Increased connectivity from 5G could help our region’s recovery1st June 2020
With misinformation circulating about 5G, Sandwell Business Ambassadors are keen to share how it will benefit the West Midlands.
What is 5G?
5G is the fifth-generation technology for mobile networks, following on from 4G and, before that, 3G. It’s fast: five to ten times faster than 4G.
The rollout of 5G will see increased connectivity, bringing benefits to the healthcare, education, manufacturing and transport sectors amongst others. It is hoped this could help support our region’s economic recovery in the coming months and years.
If you have been concerned about recent stories claiming 5G signals cause adverse health effects, read this online feature in Which? magazine: ‘Is 5G safe? Everything you need to know on the 5G-powered future’.
We have written the below with information from West Midlands 5G – the organisation set up to accelerate the benefits of 5G in our region.
As we are all aware, the UK healthcare system is under a significant amount of pressure. There is a need to update healthcare systems to improve patient care and productivity.
Better productivity in healthcare means delivering the right interventions, to the right patients, with the right expertise, at the right time. This can be difficult when medical experts are based in different places, sometimes miles apart. As a result, patients are sometimes transferred between settings to have conditions diagnosed or treated. This is known as conveyancing.
5G’s ability to deliver real-time information, ultra-fast speeds (critical for high-definition images and video), increased capacity and heightened security is fundamental in scaling the patient benefits of remote healthcare and keeping medical records secure.
The increased use of remote services will reduce unnecessary conveyances and ultimately improve the quality of patient care.
In the manufacturing sector the need to transform productivity is greater than ever. Factories are increasingly reliant on connected devices and automation technologies. The factories of the future will need to work more efficiently to provide cost savings, sustainability and increased outputs. It is their networks that connect them and drive this efficiency, which is why 5G is beginning to prove pivotal for manufacturers.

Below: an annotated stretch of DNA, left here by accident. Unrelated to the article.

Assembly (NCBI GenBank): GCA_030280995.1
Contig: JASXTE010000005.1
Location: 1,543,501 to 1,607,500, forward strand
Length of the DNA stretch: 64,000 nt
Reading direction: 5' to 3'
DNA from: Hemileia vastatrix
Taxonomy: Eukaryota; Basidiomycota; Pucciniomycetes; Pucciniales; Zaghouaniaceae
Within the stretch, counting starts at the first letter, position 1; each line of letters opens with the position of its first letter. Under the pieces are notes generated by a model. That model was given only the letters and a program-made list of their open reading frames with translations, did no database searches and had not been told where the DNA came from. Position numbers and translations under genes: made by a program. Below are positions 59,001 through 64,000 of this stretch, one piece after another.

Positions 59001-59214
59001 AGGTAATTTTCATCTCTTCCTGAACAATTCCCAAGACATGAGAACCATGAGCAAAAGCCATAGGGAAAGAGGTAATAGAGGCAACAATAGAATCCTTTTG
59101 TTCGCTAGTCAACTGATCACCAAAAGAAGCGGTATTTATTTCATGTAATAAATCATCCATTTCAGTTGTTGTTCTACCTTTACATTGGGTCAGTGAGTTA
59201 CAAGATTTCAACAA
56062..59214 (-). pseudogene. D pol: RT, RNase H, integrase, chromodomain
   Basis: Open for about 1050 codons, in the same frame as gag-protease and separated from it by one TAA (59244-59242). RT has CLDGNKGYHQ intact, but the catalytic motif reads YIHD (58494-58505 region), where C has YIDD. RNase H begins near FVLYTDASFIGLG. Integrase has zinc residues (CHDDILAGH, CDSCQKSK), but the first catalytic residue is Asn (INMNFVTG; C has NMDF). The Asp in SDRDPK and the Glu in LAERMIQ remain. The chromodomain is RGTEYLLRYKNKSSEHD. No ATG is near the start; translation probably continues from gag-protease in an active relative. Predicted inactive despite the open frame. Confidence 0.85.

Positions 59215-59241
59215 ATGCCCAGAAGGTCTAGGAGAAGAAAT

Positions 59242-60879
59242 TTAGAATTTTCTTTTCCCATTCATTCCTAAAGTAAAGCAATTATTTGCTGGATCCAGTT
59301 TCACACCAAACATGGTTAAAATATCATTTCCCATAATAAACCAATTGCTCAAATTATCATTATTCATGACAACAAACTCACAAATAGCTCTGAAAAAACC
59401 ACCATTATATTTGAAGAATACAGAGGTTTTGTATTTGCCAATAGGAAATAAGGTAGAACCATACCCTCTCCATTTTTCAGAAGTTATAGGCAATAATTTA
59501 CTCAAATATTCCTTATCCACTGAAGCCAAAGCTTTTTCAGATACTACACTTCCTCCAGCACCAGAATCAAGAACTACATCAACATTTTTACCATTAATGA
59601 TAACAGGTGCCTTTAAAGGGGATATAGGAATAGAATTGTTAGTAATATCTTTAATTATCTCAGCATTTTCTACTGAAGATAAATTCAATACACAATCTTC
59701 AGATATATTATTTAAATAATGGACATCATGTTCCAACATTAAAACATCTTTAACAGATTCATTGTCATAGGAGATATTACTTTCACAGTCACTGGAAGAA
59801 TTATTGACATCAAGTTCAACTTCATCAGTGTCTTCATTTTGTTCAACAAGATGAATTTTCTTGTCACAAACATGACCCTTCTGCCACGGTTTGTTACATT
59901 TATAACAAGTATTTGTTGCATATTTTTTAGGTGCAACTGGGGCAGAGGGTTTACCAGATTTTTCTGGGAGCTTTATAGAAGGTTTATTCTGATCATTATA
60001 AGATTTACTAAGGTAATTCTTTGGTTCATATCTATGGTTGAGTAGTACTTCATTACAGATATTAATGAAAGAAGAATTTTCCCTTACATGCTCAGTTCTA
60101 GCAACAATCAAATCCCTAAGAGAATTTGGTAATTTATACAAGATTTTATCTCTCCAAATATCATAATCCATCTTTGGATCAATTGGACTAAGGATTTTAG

Education will also benefit from 5G, and greater connectivity is already transforming learning. High-speed broadband and mobile connectivity, combined with new virtual learning platforms, mean education can be delivered to anyone, anywhere in the world.
In the West Midlands, 5G technology can help workers learn new skills. Training on the job in real-time is made possible over a 5G connection, connecting staff remotely with experts not stationed in the field. Not only does this enhance team members’ ability to learn, but it drives efficiency and reduces travel costs.
5G isn’t just beneficial to businesses and industry but also to people’s everyday lives. Over the last decade, 4G, smartphones and apps have transformed the way most people live and work.
On average, adults spend over 3.5 hours using smartphones every day – often looking at their phones more than 150 times per day, using them for everything from banking to social networking to travel to takeaways to gaming to photography to email.
Furthermore, connectivity has never been more crucial to society than now. The outbreak of COVID-19 has increased the use of mobile and broadband technology. Keeping connected not only helps healthcare services and other key workers respond to the COVID-19 pandemic, it also helps those in lockdown interact with their loved ones via Zoom and other conferencing services. It is helping tens of millions of employees to work remotely, and children to continue learning when they can’t be in school.
As we emerge from the global crisis, the demand for digital connectivity is likely to continue increasing. Many workers will still rely on remote working in order to increase productivity and improve their work-life balances.
Hospitals and medical experts will look to connect in real-time with their patients to diagnose and treat them at the first point of contact, improving care. Manufacturers will look to leverage robotics and super-fast connectivity to enable the remote management of production lines and to support the faster reconfiguration of factories.
This all needs to be supported by stable network connectivity – to which 5G will be fundamental.
See for yourself
For more information about the benefits 5G can bring to the region visit www.wm5g.org.uk.
Organisations looking to test, prove and scale new 5G services – or those who would benefit from an introduction to 5G technology – can register their interest with 5PRING – the ‘UK’s first 5G commercial application accelerator’.